Pain as Plot: One Year Of Turning Struggles Into Stories
"A cancer diagnosis, chemotherapy, and three surgeries."
That’s how Sarah measured our year and it’s certainly more descriptive than 525,600 minutes. It’s hard to look back on the space between November 14ths and not see the major challenges, especially the moments of that first night. The memories of collapsing to the floor with back pain, “dancing on snowflakes,” and hustling to the ER are so vivid that they feel more like recurring dreams. I remember the distressed faces in the waiting room, the uncomfortable contours of the hard plastic chair, and the soundless Dancing With the Stars results flashing across the wall-mounted TVs. Kirstie Alley was going home, but I was just checking in.
You know the sequence. You’ve read it here. Pain became confusion, confusion became cancer, cancer became treatment, treatment became surgery. Each phase jerked sloppily into the next; cancer provides no smooth transitions or organic moments. It’s long, slow waits punctuated with bouts of whiplash.
Treatment was successful and now I’m cancer-free. The experience left me with only a few physical reminders: a wicked abdominal scar, a low white blood cell count, and some carefully placed silicone. Of course, it deeply and irreversibly altered so much more. My thoughts on suffering, empathy, and community responsibility have been completely re-shaped and I’m sure that’s just the tip of the iceberg when it comes to a post-cancer worldview. New convictions will reveal themselves as life gives me opportunities to feel them.
When I began this blog, I said that I was aware of the “comfort in shaping personal experiences into a narrative” and the sense of control - and power - that comes from turning ordeals into narratives. And it’s true; knowing in the back of my mind that each painful moment would be a “plot point” later kept me from feeling rudderless. In this last year, I read Margaret Atwood’s “The Handmaid’s Tale” and found that sentiment echoed, although stated with much more poetic depth: “I would like to believe this is a story I’m telling… If it’s a story I’m telling, then I have control over the ending. Then there will be an ending, to the story, and real life will come after it.”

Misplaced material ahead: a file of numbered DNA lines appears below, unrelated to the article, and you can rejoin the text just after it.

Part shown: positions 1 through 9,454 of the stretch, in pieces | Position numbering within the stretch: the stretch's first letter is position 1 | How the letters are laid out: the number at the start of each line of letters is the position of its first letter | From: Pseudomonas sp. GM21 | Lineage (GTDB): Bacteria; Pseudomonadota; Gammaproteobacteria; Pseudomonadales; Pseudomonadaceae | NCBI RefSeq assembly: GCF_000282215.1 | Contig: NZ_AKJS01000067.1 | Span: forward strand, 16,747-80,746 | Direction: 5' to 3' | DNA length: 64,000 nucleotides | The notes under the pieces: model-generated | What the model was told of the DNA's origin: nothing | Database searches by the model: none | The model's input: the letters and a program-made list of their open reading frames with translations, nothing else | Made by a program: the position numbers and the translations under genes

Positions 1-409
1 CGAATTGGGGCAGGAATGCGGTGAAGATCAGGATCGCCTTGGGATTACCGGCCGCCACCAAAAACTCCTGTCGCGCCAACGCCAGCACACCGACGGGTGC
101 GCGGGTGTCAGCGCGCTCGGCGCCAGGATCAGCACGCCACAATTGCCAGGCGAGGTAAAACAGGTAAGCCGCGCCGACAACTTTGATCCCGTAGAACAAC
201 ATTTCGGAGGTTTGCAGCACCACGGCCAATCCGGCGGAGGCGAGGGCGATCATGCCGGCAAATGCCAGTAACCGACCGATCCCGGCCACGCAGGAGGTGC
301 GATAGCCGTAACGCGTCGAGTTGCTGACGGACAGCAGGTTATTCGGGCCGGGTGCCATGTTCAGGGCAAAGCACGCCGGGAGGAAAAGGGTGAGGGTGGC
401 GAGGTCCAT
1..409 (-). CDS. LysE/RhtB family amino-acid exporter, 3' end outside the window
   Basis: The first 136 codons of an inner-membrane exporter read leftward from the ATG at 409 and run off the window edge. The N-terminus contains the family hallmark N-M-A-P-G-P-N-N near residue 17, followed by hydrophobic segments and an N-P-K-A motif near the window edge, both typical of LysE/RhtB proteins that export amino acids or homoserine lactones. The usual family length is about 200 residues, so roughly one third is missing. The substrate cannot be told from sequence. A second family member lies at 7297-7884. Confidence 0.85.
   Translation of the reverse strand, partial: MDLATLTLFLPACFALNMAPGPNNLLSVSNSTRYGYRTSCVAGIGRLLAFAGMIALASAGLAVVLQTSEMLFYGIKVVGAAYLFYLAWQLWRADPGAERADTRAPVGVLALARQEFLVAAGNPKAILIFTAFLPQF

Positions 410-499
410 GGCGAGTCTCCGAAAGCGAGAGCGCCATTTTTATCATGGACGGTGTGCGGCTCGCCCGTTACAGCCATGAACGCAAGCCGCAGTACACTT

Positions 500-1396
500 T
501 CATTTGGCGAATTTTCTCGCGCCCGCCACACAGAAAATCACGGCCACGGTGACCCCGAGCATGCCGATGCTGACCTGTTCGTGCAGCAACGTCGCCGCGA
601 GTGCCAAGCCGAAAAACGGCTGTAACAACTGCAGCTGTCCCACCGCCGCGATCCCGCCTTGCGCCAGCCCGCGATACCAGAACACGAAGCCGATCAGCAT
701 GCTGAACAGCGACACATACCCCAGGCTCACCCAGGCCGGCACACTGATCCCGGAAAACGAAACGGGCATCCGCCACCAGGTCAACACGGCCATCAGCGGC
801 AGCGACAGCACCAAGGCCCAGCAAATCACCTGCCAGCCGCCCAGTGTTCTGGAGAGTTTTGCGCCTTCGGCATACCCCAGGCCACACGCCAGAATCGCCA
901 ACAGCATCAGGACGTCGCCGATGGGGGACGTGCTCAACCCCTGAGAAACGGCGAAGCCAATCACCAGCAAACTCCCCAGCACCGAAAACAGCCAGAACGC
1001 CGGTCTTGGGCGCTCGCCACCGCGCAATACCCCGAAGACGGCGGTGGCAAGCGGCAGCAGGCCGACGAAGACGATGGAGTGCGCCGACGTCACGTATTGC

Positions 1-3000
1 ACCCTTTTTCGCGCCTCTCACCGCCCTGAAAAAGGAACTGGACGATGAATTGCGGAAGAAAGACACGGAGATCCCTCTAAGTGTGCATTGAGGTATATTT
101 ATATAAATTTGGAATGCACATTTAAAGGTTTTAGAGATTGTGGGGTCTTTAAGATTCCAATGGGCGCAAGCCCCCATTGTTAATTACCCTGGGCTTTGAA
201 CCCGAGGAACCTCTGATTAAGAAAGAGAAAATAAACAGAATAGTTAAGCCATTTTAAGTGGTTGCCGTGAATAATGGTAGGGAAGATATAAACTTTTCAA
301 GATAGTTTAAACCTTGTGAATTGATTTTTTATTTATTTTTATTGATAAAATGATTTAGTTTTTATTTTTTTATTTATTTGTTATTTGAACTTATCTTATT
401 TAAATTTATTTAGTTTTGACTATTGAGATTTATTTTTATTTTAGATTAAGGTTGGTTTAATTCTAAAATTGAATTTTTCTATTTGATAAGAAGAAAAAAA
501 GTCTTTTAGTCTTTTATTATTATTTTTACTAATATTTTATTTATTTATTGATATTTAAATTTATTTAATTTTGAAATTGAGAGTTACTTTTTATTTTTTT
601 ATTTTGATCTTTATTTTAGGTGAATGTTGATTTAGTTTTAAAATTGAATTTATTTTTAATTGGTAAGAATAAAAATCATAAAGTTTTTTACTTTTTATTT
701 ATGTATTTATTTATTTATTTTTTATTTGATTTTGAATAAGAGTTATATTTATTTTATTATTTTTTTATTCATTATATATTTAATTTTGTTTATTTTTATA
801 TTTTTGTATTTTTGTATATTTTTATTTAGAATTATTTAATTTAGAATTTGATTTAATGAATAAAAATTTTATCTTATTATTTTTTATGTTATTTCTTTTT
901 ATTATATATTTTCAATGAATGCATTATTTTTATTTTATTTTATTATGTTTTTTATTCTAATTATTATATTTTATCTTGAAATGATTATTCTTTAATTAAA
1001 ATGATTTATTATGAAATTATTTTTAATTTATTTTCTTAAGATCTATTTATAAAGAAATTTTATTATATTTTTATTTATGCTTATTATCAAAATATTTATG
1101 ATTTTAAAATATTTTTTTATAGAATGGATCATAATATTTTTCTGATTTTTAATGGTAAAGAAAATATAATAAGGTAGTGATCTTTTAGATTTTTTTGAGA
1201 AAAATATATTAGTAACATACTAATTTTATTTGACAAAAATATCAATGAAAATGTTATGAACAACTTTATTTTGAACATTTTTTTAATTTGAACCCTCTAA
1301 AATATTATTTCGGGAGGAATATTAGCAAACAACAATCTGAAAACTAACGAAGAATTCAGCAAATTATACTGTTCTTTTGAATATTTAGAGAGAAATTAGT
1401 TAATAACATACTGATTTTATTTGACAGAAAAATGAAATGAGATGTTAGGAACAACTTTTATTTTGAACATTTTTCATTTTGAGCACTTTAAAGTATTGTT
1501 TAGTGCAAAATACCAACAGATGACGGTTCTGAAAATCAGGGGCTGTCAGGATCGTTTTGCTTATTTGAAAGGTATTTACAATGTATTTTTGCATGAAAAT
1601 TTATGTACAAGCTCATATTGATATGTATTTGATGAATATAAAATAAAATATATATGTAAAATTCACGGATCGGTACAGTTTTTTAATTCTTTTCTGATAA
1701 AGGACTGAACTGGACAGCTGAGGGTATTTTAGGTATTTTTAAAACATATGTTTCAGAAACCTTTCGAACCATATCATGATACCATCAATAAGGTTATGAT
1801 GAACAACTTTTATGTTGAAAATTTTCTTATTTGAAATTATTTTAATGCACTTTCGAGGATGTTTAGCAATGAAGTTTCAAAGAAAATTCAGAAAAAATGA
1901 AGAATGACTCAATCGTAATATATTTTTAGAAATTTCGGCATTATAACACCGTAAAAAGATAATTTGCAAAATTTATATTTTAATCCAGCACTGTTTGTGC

I can’t undersell how much storytelling did for me this year. There was, of course, the distraction of professional storytelling: this was the year that included the writing and airing of my first television episode. But there was also this very blog, an outlet I used to process my feelings on whatever the struggle of the week was. “What are you going to write?” Sarah would often ask when I sat down at the empty Tumblr window. My usual answer was: “I’ll know when I start writing.” The art of shaping each struggle into a narrative helped me understand the way it was affecting me. Sure, on the surface, it seems like a particularly millennial therapy: understanding through oversharing. But pain became words, words became sentences, and sentences gave me distance. Then I’d reach the end and “real life” would return. But real life, upon return, would have extra clarity.
I’m still consistently asked how I’m feeling. There’s always a split second where I resent the question. Uh, I beat cancer, remember? I’m obviously feeling great! But then “How are you feeling?” starts to sound like the kind of question that hovers over a composition box on a social media site. Put the cursor inside. Tell a story.
And that’s what I try to do. Thanks for listening.